With the arrival of DSM 7 last year, Synology decided to merge their current photo apps at the time, Photo Station and Moments into a single all-in-one platform. So came Synology Photos. Bringing the best of both worlds, while leaving some features behind, Photos was a big success, and one of the main reason users are updating to DSM 7.

With support for multiple users, public and private sharing as well as face detection (on selected models), Photos also offers the option to backup your mobile devices to the NAS. With that, you will not have to worry about having an up-to-date backup of all of your favorite memories at any moment.

Another great feature of Photos is albums (virtual albums to be precise). With albums, you will be able to quickly make a compilation of various images and videos without duplicating them in a new physical location. Also, you can then share that album with others, and "teach" them to automatically update with new content based on tags, and other settings.

Synology Photos article explains in detail how you can use it and how it functions in general.


# 05 Virtual Machine Manager*

*requires a NAS from the "+" lineup or better

Virtual Machine Manager is one of those platforms that Synology offers on mid-to-high end models because of the fact that it has a certain CPU and RAM requirement in order to be able to run virtual machines.

Synology Virtual Machine Manager

VMM allows for running popular operating systems like Windows and Linux distros, in a virtual environment so the VMs can be accessed via terminal sessions or common remote desktop apps. Depending on your NAS specifications and configuration, you can run a number of VMs, ranging from a few to 30-40 per host. Keep in mind that VMs are CPU and RAM hungry, so the stronger the host the more VMs you will be able to run.

In the following article, you can see how a higher-tier Synology NAS operates and works as a VM hypervisor as well as just a pure storage element for your outside and dedicated VM host.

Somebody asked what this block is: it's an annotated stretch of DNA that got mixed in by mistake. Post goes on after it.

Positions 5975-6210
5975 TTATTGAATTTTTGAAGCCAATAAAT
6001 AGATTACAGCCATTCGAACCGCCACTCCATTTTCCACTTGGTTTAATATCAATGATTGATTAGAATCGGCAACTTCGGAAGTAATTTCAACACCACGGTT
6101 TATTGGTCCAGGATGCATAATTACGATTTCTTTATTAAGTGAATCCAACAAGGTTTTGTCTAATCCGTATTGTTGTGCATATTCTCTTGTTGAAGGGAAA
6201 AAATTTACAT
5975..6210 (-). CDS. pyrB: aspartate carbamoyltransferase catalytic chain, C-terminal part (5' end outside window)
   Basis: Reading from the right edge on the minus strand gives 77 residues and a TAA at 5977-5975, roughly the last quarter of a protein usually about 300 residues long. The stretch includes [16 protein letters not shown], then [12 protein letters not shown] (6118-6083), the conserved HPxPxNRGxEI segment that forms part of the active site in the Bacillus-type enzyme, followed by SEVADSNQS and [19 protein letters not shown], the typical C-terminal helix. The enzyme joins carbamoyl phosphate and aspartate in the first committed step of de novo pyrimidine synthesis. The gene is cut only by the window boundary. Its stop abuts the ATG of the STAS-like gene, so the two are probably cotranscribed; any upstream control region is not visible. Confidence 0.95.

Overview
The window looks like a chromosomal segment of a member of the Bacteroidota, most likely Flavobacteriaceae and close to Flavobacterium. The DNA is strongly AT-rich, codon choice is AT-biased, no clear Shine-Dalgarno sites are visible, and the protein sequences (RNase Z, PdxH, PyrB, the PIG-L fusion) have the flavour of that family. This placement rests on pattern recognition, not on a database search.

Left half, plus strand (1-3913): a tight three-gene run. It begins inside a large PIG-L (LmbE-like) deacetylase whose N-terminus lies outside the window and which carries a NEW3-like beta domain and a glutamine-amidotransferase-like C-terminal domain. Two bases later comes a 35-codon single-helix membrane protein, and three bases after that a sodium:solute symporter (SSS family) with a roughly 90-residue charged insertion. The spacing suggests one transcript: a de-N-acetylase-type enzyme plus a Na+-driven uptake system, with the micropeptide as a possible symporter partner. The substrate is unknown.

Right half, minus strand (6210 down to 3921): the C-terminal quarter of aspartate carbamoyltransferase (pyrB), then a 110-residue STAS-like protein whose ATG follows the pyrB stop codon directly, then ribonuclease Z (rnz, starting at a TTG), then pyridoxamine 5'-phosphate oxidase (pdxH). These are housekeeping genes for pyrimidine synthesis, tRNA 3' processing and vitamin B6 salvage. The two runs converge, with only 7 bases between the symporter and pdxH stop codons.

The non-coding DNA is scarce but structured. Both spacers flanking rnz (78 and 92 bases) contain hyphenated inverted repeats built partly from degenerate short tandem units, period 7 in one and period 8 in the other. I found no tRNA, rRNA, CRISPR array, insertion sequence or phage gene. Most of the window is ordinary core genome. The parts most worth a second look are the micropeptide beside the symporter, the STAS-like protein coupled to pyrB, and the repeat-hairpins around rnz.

On a personal note, if you are serious about VM usage, get a dedicated host, and use Synology NAS as storage for those VMs. This would also be recommended even in the case that you use your NAS with a pure SSD setup.


# 06 VPN Server

For those of you out there who need access to your stored data, Synology offers more than a few ways to accomplish this. From their proprietary QuickConnect, DDNS, and reverse proxy, there is also a more secure way to do it. Enter, VPN Server.

This package will allow your NAS to become a central connection point for all your remote clients while you are away from your LAN (and your NAS). With a secure and private connection, you can access all your sensitive apps, documents, and services just as you would while inside your local network.

VPN server

For a more in-depth overview and configuration of the VPN server setup, try and read the following article.

While at the moment, Synology does not offer Wireguard VPN protocol, you can still configure it and use it. More on that in these dedicated articles.


# 07 Surveillance Station

One of the most popular Synology apps and platforms is without a doubt Surveillance Station. The company even offers dedicated devices for DVA/DVR operations.

SS can be installed on almost any device from their lineup, as Synology wants everyone to have the option to use their NAS as their surveillance footage storage space. SS in its latest version 9 offers great features, but some are possible only on dedicated surveillance devices, or higher-end NAS models.

Surveillance Station 9

All devices have 1 or 2 free camera licenses included with the purchase of the NAS and you can add more if the device supports it. If you already own some IP cameras there is a high chance that they will work out-of-the-box with SS considering Synology supports over 8300 various models.

For a piece of mind try it out and see how you can elevate your home or business security with this great surveillance solution.